One year ago I wrote a post titled “Overcoming my barrier to success.” I wrote about my experience at my first ITU race in Myrtle Beach, how I was well off the back on the swim, and how that would motivate my training in the winter months. As I had planned, I swam a lot in those snowy months, and made some real progress. My race results improved, slightly, but were inconsistent and more often than not, unsatisfactory. I often came out of the water too far back to have a meaningful impact on the race at the front, and it is clear that swimming still is my biggest barrier to success.
As this season wound down, I thought about what I will do different than last year.??Swim more. Well that’s one option. Put in more hard yards by myself staring at a black line.??Trials of miles; miles of trials.??Sort of a brute force option. I believe in the value of all those high mileage weeks I put in as a runner, perhaps I just need more of that in swimming?
I then considered what the best in the world are doing. How have they become the best triathletes in the world? Next to hard work, the next most consistent attribute appeared to be a daily training environment that demanded excellence. Much like Alberto Salazar and his group with Galen Rupp and Mo Farah in the running world, the best triathletes in the world are training together and under the scrutiny of talented coaches. Does this exist in triathlon in the US? I looked around and found a couple groups with foreign coaches that occasionally train in the US, like Darren Smith’s and Joel Filliol’s squads. There was also??Paulo Sousa??and his group, called ??The Triathlon Squad, whom train out of the San Diego area. I looked into it more, and even sat down to meet and speak with Paulo, and I like what I heard.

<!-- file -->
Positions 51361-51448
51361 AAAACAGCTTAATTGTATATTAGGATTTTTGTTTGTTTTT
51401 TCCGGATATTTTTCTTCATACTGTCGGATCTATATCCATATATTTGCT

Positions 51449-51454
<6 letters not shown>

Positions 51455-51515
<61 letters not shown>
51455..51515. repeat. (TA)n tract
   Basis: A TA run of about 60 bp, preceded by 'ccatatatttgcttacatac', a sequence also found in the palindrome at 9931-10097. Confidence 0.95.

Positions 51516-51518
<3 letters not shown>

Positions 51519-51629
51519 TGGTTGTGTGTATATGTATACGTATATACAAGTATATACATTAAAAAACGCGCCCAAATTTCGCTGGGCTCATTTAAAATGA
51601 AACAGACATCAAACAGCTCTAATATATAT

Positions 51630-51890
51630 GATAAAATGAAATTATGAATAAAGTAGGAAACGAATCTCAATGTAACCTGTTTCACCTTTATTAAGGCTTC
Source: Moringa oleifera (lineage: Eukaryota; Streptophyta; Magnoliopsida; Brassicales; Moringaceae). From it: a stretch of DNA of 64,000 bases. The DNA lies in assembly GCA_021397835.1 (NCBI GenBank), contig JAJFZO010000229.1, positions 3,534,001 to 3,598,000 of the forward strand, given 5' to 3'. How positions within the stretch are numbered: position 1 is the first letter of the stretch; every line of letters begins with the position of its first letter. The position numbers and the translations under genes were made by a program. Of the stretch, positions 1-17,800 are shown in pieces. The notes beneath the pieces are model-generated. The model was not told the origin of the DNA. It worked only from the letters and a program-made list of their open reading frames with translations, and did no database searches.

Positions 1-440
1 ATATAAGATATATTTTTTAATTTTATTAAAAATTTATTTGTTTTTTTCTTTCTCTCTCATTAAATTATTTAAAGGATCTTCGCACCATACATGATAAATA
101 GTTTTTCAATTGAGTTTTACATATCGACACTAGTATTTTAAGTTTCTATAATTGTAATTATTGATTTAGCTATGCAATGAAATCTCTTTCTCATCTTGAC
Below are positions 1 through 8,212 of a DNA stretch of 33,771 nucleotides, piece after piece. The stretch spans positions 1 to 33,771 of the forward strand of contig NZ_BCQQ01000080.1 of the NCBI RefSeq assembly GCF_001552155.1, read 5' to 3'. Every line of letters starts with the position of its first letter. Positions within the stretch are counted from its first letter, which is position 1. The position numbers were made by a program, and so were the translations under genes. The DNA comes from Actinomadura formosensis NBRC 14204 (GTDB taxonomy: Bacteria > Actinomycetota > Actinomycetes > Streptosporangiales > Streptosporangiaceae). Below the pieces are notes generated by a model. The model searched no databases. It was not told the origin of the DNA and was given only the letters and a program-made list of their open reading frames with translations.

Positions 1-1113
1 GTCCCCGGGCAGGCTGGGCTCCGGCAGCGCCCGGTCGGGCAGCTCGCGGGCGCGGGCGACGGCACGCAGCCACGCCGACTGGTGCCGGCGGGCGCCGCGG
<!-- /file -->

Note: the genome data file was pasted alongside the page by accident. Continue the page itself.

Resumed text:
The mission of the Squad is to develop elite triathletes capable of competing successfully at an international level.?? Triathlon is a sport where athletes don???t reach their full potential and race their best until several years after starting to race at the professional level. Therefore, the purpose of this program is to provide a comprehensive, positive and supportive environment that prepares emerging elite triathletes for their highest performance ability in the coming years. Toward that end, the program provides an optimal training environment as well as the guidance necessary to develop the skills required for world-class performances in triathlon.
How am I going to become a better swimmer and triathlete???I decided to really go for it and begin working with ‘The Squad.’ About three and a half weeks ago I packed up my mini van in Tucson, and headed west for the first Squad camp of 2013. As you may expect, we did lots of training, eating, sleeping, and thinking about training. There was a great mix of athletes to train with, former swimmers, short-course, long-course, new pro’s and seasoned vets. Each of these athletes can push me in swim/bike/run in some capacity, and there is always much to be learnt when you get a group of highly motivated individuals together.
So there’s??that.??Training in a competitive group environment will surely help me progress. Equally important to my development, however, especially at this stage of my triathlon career, is the technical and mental aspects Paulo enforces.??In addition to getting the work in, Paulo puts a large emphasis on “focus” and “engagement” on each session, something that I need to work on. I am great at putting my head down and hammering, which works well for fitness and can be a good skill to have in endurance racing, but can make things difficult when trying to make changes to technique.
Camp ended on Thursday and I am now back in Simi Valley to spend the holidays with my family. After New Year’s I plan to drive back down to San Diego and get back to work with The Squad for at least a few more months until the racing season begins. Lots of work to do before then!